ALEXANDRIA — It’s been a gem of a week for Virginia news junkies in possibly the most hyper-political few days yet leading up to the Nov. 6 general election.
Virginia made headlines when former Gov. Tim Kaine called Virginia a “checkmate state” for President Barack Obama at the Democratic National Convention, Constitution Party candidate Virgil Goode made the presidential ballot and plenty of Republican enemies simultaneously, and absentee-ballot requests by military personnel have plummeted to mysteriously low numbers.
In the presidential chess game, Virginia is the “checkmate state,” former governor and U.S. Senate candidate Kaine told fired up Democratic delegates at breakfast Tuesday.
Kaine, who also served as chairman of the Democratic National Committee, reminded delegates attending the Democratic National Convention in Charlotte, N.C., that President Barack Obama has said, “I can be president without Virginia, but the other guys can’t.”
Later Tuesday, Kaine had yet another chance to tout his own record and praise Obama. To watch the video of Kaine, click here.
When all was said and done at the DNC, Gov. Bob McDonnell — who had a prime-time spot at the Republican National Convention a week before in Tampa, Fla. — refuted Democrats’ claims.
Watch the video here.
The Virginia Board of Elections on Tuesday approved three minor parties for the state’s presidential ballot, but not without a fight from the Republican Party.
The Constitution, Libertarian and Green party candidates were designated to fill the third, fourth and fifth ballot lines, following the Republican and Democratic and parties, which drew the first and second slots.
Republicans, who worry that former U.S. Rep. Goode, R-District 15, who is the Constitution Party’s presidential candidate, will siphon votes from GOP nominee Mitt Romney in this key swing state, claimed irregularities in the Constitution Party’s petition submissions. But the state didn’t cave.
Justin Riemer, deputy director of the State Board of Elections, said, “Virginia has no procedure for any outside group to challenge a finding of elections officials that a petition is sufficient.”
Virginia taxpayers are footing the five-figure bill for a special election that won’t change the balance of power in the Republican-dominated House of Delegates.
The outcome of Tuesday’s 45th District race to replace resigned Delegate David Englin, D-Alexandria, who stepped down this summer following the announcement of an extramarital affair, won’t make a dent in the grand scheme of things. Republicans outnumber Democrats in the House roughly 2-1.
Democrat Rob Krupicka won Tuesday with more than 75 percent of the vote, compared with Republican Tim McGhee’s less than 21 percent and Libertarian Justin Malkin’s 3 percent, according to the Virginia State Board of Elections.
But holding the special election is costing the city of Alexandria between $30,000 to $40,000, Arlington County roughly $10,000, and Fairfax County between $5,000 and $10,000, according to each county registrar.
While no one really can ever replace Democrat Yvonne Miller, a state senator who died July 3, a single candidate was on the ballot to fill her vacant state Senate seat Tuesday — Delegate Kenny Alexander, D-Norfolk.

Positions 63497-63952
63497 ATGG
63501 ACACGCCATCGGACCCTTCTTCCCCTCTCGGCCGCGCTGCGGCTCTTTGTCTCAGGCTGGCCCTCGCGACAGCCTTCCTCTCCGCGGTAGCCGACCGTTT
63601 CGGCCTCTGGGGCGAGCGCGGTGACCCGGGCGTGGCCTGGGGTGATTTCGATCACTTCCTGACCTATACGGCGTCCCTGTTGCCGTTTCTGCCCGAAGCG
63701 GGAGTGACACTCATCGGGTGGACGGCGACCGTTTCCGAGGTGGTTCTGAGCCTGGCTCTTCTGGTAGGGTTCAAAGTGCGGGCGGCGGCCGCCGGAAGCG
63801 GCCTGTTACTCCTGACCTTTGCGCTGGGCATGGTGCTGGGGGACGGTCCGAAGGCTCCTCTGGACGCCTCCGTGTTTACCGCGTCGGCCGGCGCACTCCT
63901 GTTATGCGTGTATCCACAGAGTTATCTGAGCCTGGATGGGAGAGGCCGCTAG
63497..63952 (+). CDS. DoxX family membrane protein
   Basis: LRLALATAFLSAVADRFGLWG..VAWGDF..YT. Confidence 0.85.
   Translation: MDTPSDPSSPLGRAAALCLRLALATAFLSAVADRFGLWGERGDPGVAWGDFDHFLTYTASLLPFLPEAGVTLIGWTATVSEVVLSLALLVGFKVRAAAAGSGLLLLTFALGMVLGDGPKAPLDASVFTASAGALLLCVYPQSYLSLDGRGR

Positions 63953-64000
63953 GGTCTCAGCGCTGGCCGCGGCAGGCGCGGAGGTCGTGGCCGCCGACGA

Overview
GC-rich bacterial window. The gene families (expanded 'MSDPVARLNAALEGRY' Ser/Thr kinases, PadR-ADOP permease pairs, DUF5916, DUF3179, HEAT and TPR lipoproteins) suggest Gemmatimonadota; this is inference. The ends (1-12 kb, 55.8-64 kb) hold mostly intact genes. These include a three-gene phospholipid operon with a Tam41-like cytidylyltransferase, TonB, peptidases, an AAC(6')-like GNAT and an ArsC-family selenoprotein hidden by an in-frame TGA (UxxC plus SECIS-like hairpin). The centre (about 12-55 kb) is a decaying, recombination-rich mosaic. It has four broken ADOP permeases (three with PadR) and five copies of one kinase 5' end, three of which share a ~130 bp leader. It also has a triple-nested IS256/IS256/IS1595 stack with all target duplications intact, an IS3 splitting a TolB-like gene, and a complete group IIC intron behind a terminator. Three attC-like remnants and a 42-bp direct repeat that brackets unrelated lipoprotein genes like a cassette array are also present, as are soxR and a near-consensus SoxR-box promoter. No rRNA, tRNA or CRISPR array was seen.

Republicans didn’t even bother to produce a candidate during the breakneck campaign that followed McDonnell’s July 25 announcement of the special election. No surprises here — Alexander won.
“Unless they had a candidate ready, who wanted to run — and I think in this Senate district, it needed to be an African-American — unless they had that candidate, then it didn’t make a lot of sense for (Republicans) to spend the money, time and energy to go recruit a candidate,” said Quentin Kidd, director of the Judy Ford Wason Center for Public Policy at Christopher Newport University in Newport News.
A 92 percent drop in absentee-ballot requests by military personnel in Virginia is raising concerns that the Pentagon is failing to carry out a federal voting law.
With only 1,746 military voters in Virginia requesting absentee ballots so far this year — out of 126,251 service members in the state — the Military Voter Protection Project says the system has broken down.
If James Brown was “The Hardest Working Man in Show Business,” then Michael Curto may be the James Brown of airport authority governance.
The chairman of the Metropolitan Washington Airports Authority’s Board of Directors tried to reassure the public Wednesday that the much-maligned agency was beginning to reform its policies, even while the board appeared fractious on how far those reforms should proceed.
“My fellow board members and I are acutely aware that a bright light of scrutiny has been focused on this organization,” Curto said in a prepared statement during the meeting. “Our sponsoring bodies have questioned whether we are doing all that we can do to ensure the professionalism, integrity and cost effectiveness of MWAA.”
As Fairfax County considers launching Virginia’s fifth charter school, the exercise is proving to be a steep learning curve.
Superintendent Jack Dale is scheduled to make a recommendation on the proposed Fairfax Leadership Academy next month.
The state Board of Education has endorsed FLA, a venture described as “wonderful” by the head of the local teachers union.
But the proposed grade 7-12 campus for at-risk students is not a slam-dunk.
Because Virginia gives local school boards the final say on any charter, FLA finds itself in the midst of a provincial and occasionally politicized vetting process.
Contact Kathryn Watson at firstname.lastname@example.org.